Russell Eberhardt19/01/2019 10:02:02
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2394 forum posts
82 photos

Hi Dave

Welcome.

I built the John Parslow skeleton clock as my first clock making project. I finished it in 2013 and it has run well ever since although now it has started gaining about two minutes a week so it must be due for a service.

You can see some pictures taken during the construction in my album. If you have any questions just ask.

Russell

David Keil 119/01/2019 10:18:41
8 forum posts
7 photos

Hi Russell

Great photo's and very informative. am sure I will be asking several questions smiley.

First one is best way to turn silver steel for the arbors, my attempts so far are a failure!

Dave

Michael Gilligan19/01/2019 10:39:56
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12544 forum posts
544 photos

Dave,

Have a look, here: **LINK**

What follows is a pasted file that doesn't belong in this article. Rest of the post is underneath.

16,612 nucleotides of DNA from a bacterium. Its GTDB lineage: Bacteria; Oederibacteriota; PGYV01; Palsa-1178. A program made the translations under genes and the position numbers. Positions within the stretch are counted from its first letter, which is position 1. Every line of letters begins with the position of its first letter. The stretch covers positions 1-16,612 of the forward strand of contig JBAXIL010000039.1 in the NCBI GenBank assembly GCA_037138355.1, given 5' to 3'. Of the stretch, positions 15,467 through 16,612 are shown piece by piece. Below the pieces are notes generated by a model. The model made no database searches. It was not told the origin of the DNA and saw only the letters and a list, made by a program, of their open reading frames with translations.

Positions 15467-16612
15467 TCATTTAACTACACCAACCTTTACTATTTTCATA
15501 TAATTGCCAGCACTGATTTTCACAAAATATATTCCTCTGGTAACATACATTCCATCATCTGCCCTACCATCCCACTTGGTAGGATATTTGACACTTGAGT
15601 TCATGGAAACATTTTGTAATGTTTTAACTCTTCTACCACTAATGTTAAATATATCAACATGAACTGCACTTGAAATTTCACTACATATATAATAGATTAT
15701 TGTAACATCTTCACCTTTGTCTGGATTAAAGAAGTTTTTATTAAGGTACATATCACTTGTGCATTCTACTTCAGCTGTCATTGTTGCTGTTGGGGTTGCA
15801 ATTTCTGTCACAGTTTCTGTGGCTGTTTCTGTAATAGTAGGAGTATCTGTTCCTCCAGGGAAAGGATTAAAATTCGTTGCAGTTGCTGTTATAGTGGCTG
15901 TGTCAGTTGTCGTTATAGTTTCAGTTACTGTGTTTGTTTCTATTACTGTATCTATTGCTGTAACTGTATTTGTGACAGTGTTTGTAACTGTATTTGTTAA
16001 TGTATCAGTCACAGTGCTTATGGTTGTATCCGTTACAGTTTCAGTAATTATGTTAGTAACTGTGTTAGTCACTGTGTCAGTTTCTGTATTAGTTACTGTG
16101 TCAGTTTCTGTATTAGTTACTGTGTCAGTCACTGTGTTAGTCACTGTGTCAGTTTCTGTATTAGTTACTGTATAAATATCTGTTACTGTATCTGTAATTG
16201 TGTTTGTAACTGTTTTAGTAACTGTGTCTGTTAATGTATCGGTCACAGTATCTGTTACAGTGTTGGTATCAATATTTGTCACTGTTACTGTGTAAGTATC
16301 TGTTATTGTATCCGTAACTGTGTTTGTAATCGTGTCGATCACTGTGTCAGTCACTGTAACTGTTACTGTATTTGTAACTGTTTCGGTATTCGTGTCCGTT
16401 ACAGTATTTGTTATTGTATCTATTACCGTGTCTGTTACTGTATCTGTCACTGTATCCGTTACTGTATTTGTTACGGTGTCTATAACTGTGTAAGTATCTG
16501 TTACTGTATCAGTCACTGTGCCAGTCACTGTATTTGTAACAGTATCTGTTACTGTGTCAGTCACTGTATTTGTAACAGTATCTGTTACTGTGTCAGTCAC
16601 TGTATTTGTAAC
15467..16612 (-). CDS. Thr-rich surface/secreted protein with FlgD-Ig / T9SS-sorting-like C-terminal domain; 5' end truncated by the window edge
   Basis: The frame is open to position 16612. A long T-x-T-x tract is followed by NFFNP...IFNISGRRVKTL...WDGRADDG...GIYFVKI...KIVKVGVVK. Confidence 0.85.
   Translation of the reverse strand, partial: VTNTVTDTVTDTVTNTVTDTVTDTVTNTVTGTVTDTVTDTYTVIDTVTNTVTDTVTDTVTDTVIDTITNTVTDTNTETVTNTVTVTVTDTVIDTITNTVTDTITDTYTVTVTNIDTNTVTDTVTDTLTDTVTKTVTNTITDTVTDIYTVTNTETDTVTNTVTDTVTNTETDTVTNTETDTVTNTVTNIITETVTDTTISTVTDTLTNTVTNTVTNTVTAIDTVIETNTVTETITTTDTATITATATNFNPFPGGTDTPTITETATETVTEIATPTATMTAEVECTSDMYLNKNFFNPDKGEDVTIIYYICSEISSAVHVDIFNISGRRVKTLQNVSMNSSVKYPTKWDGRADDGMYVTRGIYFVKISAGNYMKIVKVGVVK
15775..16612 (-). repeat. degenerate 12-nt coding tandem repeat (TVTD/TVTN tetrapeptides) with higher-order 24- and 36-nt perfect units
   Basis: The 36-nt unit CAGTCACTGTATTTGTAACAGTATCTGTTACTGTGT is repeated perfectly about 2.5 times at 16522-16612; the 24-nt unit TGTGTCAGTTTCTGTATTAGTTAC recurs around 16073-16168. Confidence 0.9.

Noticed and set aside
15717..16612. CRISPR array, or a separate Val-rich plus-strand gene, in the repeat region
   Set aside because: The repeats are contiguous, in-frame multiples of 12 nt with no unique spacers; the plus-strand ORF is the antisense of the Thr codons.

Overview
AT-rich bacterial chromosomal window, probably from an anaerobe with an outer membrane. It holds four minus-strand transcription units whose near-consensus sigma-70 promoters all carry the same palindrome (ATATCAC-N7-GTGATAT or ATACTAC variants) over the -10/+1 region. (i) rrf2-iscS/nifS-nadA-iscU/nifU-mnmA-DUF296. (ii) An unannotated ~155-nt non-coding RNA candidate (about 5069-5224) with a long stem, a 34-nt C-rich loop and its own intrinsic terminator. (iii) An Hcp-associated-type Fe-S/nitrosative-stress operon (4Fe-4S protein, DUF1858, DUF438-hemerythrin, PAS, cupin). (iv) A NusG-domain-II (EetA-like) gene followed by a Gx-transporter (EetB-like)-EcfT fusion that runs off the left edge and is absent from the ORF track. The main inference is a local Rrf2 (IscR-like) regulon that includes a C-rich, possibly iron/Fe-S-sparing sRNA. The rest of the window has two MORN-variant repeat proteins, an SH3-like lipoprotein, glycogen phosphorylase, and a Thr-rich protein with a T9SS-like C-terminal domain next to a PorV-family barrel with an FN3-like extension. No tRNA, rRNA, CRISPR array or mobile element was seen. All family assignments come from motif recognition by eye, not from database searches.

https://picclick.co.uk/Colin-walton-Wheel-and-pinion-cutting-attachment-153071656760.html

Then follow the link to ebay

The listing has ended, but image 4 of 5 is still visible ... it may help.

MichaelG.

.

P.S. ... I have no idea why, but only three [of an advertised seven] images are currently visible in your Album 

 

Edited By Michael Gilligan on 19/01/2019 10:41:58

Russell Eberhardt19/01/2019 11:45:34
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2394 forum posts
82 photos
Posted by David Keil 1 on 19/01/2019 10:18:41:

Hi Russell

Great photo's and very informative. am sure I will be asking several questions smiley.

First one is best way to turn silver steel for the arbors, my attempts so far are a failure!

Dave

I can't tell you the best way but what I did was turn them held in an ER collet chuck using a very sharp HSS tool. Then polished starting with oiled 400 grit wet and dry and going through the grades down to 2000 grit. Finally used "Micro-Mesh" with water **LINK**

I cut thin strips of the abrasive sheets and glued them to lollipop sticks to help keep the polishing even. By clockmaking tradition the pivots should be burnished but I found that a good polished surface worked fine.

I don't know if you have a collet chuck for your lathe but you do need to ensure good centering.